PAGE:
Now that's serious metal music
|Photo: Jeff Larson, Fermilab
Tesla coils always draw crowds, and the DucKon science fiction convention in Naperville, Illinois, was no exception. People gathered around the seven-foot-tall metal transformer tower and awaited its monotone crackle, purple sparks, and thrilling flashes of artificial lightning.
But this coil had other plans.
As it fired up, the pitch of its crackle began to rise and fall. A tune emerged. People in the crowd started to cheer and clap. They began to dance. Someone held up a lighter. A listener shouted a request: “Free Bird” by Lynyrd Skynyrd.
Thanks to Steve Ward, electricity lovers had a soundtrack.
Tesla coils were invented about 100 years ago in a quest to transfer electricity wirelessly. Today they're known mostly for their entertainment value, used in science projects, haunted houses, and conventions, as well as for movie props.
Ward studies electrical engineering at the University of Illinois at Urbana-Champaign. A YouTube video of his coil's June DucKon performance has received more than a million hits. And a friend of his, Jeff Larson, a senior technician at Fermi National Accelerator Laboratory in Illinois, has built another singing coil so they could perform duets.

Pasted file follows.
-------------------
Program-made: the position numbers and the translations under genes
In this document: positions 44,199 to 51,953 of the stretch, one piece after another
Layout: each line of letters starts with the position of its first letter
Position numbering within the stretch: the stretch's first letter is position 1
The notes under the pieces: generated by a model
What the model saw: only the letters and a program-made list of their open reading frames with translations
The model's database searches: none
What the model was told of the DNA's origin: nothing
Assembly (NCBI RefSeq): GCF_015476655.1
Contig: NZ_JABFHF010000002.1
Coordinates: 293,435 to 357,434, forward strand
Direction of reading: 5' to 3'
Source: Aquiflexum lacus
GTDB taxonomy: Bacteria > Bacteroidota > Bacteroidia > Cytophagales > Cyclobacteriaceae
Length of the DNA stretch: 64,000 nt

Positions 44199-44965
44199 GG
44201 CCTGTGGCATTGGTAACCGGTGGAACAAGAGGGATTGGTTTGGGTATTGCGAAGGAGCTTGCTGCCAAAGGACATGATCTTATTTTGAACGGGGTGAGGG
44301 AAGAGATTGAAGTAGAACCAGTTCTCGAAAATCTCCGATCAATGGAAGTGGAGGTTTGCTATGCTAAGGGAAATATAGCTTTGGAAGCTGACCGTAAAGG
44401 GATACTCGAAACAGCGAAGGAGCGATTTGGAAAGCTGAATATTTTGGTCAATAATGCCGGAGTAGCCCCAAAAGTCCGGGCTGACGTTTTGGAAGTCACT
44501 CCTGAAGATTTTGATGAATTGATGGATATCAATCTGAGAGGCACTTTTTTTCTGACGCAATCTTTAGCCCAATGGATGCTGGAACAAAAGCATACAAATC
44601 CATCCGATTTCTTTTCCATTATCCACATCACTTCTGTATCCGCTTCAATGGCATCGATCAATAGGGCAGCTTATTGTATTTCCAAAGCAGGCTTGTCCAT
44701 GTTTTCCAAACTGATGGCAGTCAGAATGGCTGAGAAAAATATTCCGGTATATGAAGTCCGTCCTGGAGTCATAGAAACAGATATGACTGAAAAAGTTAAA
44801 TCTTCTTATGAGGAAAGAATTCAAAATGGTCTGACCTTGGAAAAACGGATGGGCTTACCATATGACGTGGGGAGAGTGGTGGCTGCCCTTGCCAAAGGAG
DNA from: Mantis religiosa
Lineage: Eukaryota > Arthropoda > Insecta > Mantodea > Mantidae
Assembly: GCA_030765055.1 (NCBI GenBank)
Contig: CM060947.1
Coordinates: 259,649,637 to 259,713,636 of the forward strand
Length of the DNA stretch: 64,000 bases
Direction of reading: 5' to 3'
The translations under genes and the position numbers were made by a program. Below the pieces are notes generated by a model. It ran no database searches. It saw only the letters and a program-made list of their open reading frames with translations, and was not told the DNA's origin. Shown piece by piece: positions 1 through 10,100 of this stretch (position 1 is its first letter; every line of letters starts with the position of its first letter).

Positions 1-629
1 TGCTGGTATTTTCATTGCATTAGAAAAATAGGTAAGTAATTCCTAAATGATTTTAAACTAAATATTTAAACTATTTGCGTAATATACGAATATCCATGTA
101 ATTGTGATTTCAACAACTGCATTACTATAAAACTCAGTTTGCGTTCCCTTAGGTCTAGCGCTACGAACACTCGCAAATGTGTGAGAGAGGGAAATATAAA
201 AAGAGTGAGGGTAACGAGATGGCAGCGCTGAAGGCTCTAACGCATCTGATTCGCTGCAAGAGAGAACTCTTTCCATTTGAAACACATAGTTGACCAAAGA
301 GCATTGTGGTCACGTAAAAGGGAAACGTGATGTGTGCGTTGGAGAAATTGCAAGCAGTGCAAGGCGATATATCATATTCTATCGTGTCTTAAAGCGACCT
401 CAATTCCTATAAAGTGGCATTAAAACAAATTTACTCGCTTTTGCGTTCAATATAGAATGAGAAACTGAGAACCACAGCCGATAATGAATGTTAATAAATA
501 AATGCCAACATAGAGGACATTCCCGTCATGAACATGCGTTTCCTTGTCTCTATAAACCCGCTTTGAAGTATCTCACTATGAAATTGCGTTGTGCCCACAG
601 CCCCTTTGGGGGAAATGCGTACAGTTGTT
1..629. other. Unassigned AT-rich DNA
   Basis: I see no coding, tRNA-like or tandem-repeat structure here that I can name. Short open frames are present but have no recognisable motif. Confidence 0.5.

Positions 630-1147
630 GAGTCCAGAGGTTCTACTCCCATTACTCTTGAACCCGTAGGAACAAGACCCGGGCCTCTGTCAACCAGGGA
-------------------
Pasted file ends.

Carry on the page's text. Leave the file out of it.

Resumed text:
Larson estimates that fewer than a few dozen Tesla coils make music. “Our setup got so much attention because it was so big,” he says. “Most musical Tesla coils are only a few feet high and shoot sparks that are a couple of feet long. We can produce 13 feet of spark with ours.”
The music starts when a laptop computer signals the coil to emit a spark. The spark heats the air, making a popping noise; when sparks are emitted in rapid succession their sound merges into a musical note. The faster the sparks emerge, the higher pitched the note.
Ward has written music for this bizarre new instrument. Together, the Tesla twins can be heard humming anything from the theme of the Mario Bros. video game to “Dance of the Sugar Plum Fairy” from theNutcracker ballet.
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